Ferial Haffajee: Mini budget - If you’re middle-class, duck!

Right now, the fastest way into the middle class is to become a civil servant, and the fastest way out is through the private sector.

The medium-term budget policy statement released by Finance Minister Tito Mboweni on Wednesday is bad news for the working middle class in the private sector.

With growth forecasts cut to 0.7% from 1.5%, the ripple effects into the broader economy are clear. Retrenchments across sectors are high and unemployment projections are higher than expected.

While Wednesday’s budget statement makes it clear that big tax hikes are out of the question, as is another VAT rate hike, the revenue shortfall is expected to be R24.7bn in 2019/20, and then R33bn in 2020/21.

For the middle class in the private sector, salaries are either frozen or at percentage increases that barely match inflation. Various indicators suggest this is exerting a downward pressure or downward mobility on a fragile black middle-class.

The cash-strapped Treasury has, however, added a caveat that could pave the way for further hikes.

Personal income to absorb increases

If the February budget is any indicator, then personal income taxes will absorb an increase over corporate taxes. President Cyril Ramaphosa’s stimulus plan requires business confidence and a private sector with open wallets. Whacking it with tax increases will not secure the stimulatory effects his growth plan requires.

The rich strata of society structure income for maximum tax relief and while the system remains largely progressive, the fiscal policy pattern of steadily reducing the tax load on the middle-class has started to reverse.

The additional stealth taxes, like the fuel levy, as well as administered prices, will take a toll on middle-class homes too. Electricity tariffs look like they are set to increase by double digits over the medium term, and this is only taking into account Eskom hikes.

If you live in a municipality which supplies electricity, cash-strapped local governments are using electricity sales to build revenue, so administered prices are going to go way up before they come down.

The government is well aware of this, as the theme is laced through the budget documents, but there is little it can do right away because of the huge debt-books carried by the state-owned enterprises and guaranteed by the government. 

Better news for civil servants

The 1.3-million-strong civil service has been a significant contributor to building a black middle class, and it has helped consumption-led growth. Government entities add to the figure, so civil service employment can be a net good.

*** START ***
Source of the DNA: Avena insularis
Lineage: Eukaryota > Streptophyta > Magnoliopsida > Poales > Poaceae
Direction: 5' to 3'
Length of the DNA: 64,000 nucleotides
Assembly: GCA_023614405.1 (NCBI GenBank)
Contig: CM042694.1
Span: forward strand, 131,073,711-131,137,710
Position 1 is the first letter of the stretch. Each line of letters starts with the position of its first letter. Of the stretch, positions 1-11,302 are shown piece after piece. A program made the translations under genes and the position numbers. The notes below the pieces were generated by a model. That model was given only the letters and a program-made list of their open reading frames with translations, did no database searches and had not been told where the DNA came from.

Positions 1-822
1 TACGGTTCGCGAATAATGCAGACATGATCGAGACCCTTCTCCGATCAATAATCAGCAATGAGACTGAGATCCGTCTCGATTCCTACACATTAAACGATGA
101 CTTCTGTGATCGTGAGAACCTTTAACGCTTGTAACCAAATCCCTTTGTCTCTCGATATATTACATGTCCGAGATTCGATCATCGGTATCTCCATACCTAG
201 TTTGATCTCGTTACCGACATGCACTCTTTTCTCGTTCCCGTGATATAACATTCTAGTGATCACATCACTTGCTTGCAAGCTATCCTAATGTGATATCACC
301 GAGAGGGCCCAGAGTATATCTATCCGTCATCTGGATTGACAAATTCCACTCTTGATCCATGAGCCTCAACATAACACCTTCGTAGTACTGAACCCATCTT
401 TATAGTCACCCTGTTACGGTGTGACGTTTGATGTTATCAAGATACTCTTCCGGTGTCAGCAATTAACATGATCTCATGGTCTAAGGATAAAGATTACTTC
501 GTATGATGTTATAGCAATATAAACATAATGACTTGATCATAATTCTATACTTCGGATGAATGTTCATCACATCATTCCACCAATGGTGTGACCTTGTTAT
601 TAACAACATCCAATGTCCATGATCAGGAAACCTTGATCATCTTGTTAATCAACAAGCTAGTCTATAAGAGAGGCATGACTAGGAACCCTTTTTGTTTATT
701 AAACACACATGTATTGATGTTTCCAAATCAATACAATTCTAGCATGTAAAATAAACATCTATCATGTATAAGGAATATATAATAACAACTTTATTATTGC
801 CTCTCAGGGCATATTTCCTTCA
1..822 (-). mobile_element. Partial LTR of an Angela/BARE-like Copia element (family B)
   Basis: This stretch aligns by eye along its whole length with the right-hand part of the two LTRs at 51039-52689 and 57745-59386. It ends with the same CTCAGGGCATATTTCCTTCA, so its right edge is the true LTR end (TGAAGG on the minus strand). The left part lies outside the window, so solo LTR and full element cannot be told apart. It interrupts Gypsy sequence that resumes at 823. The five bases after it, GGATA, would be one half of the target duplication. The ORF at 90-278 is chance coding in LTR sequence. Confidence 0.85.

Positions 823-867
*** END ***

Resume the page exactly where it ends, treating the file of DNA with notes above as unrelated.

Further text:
So, if you are middle-class and working in the civil service, the news is somewhat better. "The 2018 public service wage agreement exceeds budgeted baselines by about R30.2bn through 2020/21."

What does this mean in practice? "The main driver of increased spending is large increases in wages and other employee benefits, rather than increases in employment. The increase in average real wages is partly explained by above-inflation agreements reached between government and unions, but wage progression and promotion policies account for a considerable proportion of the rise," according to the budget policy statement.

So, for the middle-class in the civil service, salaries and benefits, as well as promotion increases, are all headed north. In addition, there is significant job protection.

A dual middle class

One of the key agreements hammered out at the Jobs Summit earlier this month is that there will be no retrenchments in the civil service. On Wednesday, Finance Minister Tito Mboweni said the government was working on plans for early retirement for older civil servants on full benefits.

Per capita remuneration in the public service has grown from R263 000 in 2006/07 to R364 000 in 2017/18. The successful wage negotiations by the public service through the years of democracy has meant that, measured by salaries, civil servants, in the main, are no longer working class but middle-class.

The budget statement reveals that "The combined effect of these trends shows that between 2006/07 and 2017/18, the number of public servants earning less than R10 000 per month (in 2017 Rand) fell by half, while those earning more than R30 000 per month increased five-fold."

South Africa’s precarious economy and its strong public service unions have created a middle-class of duality: one, private sector based, which is at risk of downward mobility. And the other, which is public-sector employed, that is protected and remunerated at rates higher than in the private sector.

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